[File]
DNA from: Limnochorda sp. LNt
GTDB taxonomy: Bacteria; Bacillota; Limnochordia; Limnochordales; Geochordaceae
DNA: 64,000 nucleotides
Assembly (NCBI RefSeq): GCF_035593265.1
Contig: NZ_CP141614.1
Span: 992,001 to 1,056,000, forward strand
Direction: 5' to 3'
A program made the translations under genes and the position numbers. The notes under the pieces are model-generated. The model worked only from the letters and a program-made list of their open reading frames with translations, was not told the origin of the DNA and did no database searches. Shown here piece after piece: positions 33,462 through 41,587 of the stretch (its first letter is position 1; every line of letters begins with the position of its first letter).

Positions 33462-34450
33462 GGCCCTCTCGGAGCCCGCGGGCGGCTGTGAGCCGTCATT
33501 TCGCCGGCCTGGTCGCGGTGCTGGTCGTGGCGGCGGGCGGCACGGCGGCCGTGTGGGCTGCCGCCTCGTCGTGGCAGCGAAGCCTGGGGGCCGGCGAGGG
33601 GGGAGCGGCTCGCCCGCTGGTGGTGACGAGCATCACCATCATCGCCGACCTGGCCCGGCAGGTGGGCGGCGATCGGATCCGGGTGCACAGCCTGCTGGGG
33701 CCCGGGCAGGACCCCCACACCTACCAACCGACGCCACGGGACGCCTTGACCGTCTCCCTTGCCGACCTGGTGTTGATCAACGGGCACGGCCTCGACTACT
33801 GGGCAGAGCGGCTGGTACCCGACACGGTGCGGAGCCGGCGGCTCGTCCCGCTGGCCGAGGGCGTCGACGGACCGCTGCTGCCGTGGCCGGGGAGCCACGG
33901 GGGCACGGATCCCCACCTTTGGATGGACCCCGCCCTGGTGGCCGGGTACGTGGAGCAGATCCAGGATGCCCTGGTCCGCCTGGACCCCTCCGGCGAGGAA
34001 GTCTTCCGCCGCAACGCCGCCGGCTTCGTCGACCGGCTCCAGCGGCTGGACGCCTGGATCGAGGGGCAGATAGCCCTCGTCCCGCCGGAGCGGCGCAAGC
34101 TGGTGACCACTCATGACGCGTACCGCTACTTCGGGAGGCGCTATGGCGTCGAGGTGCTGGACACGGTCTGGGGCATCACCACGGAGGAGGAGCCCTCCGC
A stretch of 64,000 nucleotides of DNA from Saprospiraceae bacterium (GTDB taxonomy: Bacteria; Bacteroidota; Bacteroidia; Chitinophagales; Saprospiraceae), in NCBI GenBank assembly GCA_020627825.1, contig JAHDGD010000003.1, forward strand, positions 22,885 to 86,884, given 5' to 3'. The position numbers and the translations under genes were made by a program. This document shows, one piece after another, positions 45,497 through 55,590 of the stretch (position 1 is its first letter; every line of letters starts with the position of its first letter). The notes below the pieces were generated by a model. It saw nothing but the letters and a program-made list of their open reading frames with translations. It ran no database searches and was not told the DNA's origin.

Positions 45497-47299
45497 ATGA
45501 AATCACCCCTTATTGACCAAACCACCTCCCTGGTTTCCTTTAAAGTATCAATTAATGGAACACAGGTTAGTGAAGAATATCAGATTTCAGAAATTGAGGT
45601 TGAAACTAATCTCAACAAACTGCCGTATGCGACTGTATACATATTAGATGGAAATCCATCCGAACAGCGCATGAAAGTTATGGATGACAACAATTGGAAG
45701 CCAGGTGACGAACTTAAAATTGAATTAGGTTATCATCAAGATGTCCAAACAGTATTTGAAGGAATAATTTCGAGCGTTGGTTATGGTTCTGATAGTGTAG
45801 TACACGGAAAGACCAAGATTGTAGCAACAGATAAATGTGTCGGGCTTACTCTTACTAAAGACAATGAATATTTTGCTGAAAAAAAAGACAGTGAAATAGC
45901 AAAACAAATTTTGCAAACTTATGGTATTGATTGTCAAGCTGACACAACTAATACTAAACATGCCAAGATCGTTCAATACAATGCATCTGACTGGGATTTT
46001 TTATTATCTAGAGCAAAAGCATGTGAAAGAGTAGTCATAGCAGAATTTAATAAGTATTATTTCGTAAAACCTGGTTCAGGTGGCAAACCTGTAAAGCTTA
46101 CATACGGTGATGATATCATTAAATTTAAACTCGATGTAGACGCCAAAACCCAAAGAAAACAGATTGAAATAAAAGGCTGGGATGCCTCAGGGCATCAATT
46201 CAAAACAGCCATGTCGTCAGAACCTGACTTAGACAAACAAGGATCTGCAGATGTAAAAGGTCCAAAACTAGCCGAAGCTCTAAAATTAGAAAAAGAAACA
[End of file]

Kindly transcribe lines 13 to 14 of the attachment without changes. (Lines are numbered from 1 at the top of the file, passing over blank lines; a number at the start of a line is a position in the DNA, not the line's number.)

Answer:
33701 CCCGGGCAGGACCCCCACACCTACCAACCGACGCCACGGGACGCCTTGACCGTCTCCCTTGCCGACCTGGTGTTGATCAACGGGCACGGCCTCGACTACT
33801 GGGCAGAGCGGCTGGTACCCGACACGGTGCGGAGCCGGCGGCTCGTCCCGCTGGCCGAGGGCGTCGACGGACCGCTGCTGCCGTGGCCGGGGAGCCACGG